For more information about Baskin-Robbins’ wide variety of premium ice cream flavors and frozen desserts, visit or follow us on Facebook (, Twitter ( or Instagram (

The REESE’S® and REESE’S® PIECES® Trademarks are used under license.

* Offer valid on March 31st. Participation may vary. Scoop offer good on every size scoop. All listed flavors are optional amongst Baskin-Robbins’ stores. Waffle cones and toppings are extra. Cannot be combined with other offers. Plus applicable tax.

About Baskin-Robbins

Named a top ice cream and frozen dessert franchise in the United States by Entrepreneur magazine’s 38th annual Franchise 500® ranking in 2017, Baskin-Robbins is the world’s largest chain of ice cream specialty shops. Baskin-Robbins creates and markets innovative, premium hard scoop ice cream, a full range of beverages, and a delicious lineup of desserts including custom ice cream cakes, the Polar Pizza™ Ice Cream Treat and take-home ice cream quarts and pints, providing quality and value to consumers at more than 7,800 retail shops in more than 50 countries. Baskin-Robbins was founded in 1945 by two ice cream enthusiasts whose passion led to the creation of more than 1,300 ice cream flavors and a wide variety of delicious treats. Headquartered in Canton, Mass., Baskin-Robbins is part of the Dunkin’ Brands Group, Inc. (Nasdaq: DNKN) family of companies. For more information, visit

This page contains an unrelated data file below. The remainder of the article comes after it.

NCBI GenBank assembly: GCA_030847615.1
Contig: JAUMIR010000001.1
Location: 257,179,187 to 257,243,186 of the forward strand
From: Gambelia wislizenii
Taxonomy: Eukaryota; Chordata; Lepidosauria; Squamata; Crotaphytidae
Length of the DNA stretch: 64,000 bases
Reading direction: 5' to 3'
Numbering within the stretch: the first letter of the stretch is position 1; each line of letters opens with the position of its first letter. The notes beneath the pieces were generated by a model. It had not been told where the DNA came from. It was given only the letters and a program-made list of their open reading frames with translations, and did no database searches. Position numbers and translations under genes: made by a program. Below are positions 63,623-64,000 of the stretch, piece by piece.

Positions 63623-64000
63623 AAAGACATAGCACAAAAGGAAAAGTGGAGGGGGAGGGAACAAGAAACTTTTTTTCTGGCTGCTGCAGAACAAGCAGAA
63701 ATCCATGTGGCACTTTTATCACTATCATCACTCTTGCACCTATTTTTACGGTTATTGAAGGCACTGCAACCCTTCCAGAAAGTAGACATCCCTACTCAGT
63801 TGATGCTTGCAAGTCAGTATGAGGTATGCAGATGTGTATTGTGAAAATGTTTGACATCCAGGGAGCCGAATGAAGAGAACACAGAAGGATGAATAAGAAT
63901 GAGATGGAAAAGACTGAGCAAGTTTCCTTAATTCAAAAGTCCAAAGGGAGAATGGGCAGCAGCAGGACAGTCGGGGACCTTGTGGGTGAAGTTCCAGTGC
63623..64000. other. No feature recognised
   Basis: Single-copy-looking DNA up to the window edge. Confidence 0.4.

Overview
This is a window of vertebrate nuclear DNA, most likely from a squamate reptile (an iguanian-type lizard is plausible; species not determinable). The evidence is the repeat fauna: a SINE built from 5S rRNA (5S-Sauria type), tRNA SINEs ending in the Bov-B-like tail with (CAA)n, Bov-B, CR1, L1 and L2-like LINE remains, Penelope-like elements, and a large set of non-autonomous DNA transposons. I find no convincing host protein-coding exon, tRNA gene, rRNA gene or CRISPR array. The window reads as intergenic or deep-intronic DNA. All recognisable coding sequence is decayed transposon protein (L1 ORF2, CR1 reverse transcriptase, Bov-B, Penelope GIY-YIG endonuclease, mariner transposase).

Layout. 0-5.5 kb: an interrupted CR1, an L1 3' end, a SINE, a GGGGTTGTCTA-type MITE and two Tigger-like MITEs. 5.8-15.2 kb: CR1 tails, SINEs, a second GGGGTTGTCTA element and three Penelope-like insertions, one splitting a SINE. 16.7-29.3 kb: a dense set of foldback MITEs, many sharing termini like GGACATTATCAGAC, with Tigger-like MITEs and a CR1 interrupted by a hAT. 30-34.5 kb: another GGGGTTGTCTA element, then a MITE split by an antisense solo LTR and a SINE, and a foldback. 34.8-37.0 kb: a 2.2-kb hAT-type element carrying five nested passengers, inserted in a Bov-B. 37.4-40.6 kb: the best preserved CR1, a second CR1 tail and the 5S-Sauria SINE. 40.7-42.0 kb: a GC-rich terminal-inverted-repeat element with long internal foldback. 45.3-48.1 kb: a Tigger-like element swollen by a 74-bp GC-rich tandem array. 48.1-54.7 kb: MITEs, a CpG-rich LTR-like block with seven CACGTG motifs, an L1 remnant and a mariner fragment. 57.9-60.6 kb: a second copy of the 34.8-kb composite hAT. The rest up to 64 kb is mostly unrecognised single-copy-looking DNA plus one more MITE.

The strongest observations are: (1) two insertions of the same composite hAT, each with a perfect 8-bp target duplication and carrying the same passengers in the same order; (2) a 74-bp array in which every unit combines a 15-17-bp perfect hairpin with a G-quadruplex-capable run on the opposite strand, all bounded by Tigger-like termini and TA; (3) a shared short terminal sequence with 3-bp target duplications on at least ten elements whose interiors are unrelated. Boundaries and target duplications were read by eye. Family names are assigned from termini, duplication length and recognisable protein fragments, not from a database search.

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8 Healthy Cooking Hacks Everyone Should Know

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I came. I slawed. I concasséd (that’s chef speak for a fancy method of dicing a tomato). And now that I’ve graduated from New York City’s nutrition-driven culinary school, Natural Gourmet Institute, which focuses on food that tastes delicious but also happens to be good for you, I appreciate a healthy cooking trick more than ever. Here are a few of the best ones I picked up during my adventures in dicing and slicing, along with tips from a few of my favorite registered dietitians.

1. Put nutritional yeast on everything.

Dare yourself to slip some “nooch” (or hippie Parmesan, as I came to call it) into your meals. This flaky food seasoning has a cheesy taste, so it’s a great way to boost flavor in your dishes, especially if you’re vegan, vegetarian, or trying to cut back on dairy.

It also offers filling protein (3 grams per 20-calorie tablespoon) and a punch of vitamin B12, which is necessary for preventing anemia and maintaining your energy levels by creating red blood cells, and also helps keep your central nervous system healthy.

“Sprinkle nutritional yeast in hummus, grain dishes, soups, and salads for a delicious umami flavor and a hefty dose of bonus nutrition,” Julieanna Hever, M.S., R.D., C.P.T., a plant-based dietitian and author of The Vegiterranean Diet and The Complete Idiot’s Guide to Plant-Based Nutrition, tells SELF.

2. Marinate your proteins.

Harissa-marinated chicken? Don’t mind if we do. “Marinate your chicken, fish, or meat before grilling it or cooking it at high temperatures,” The Nutrition Twins, Lyssie Lakatos, R.D.N., C.D.N., C.F.T., and Tammy Lakatos Shames, R.D.N., C.D.N., C.F.T., authors of The Nutrition Twins’ Veggie Cure, tell SELF.

It’s a great way to add flavor via a low-calorie cooking method instead of relying on frying or dredging food in some sort of batter. And research suggests using a spice-rich marinade may help reduce heterocyclic amines, carcinogens created when you cook meat at high temperatures, The Nutrition Twins explain.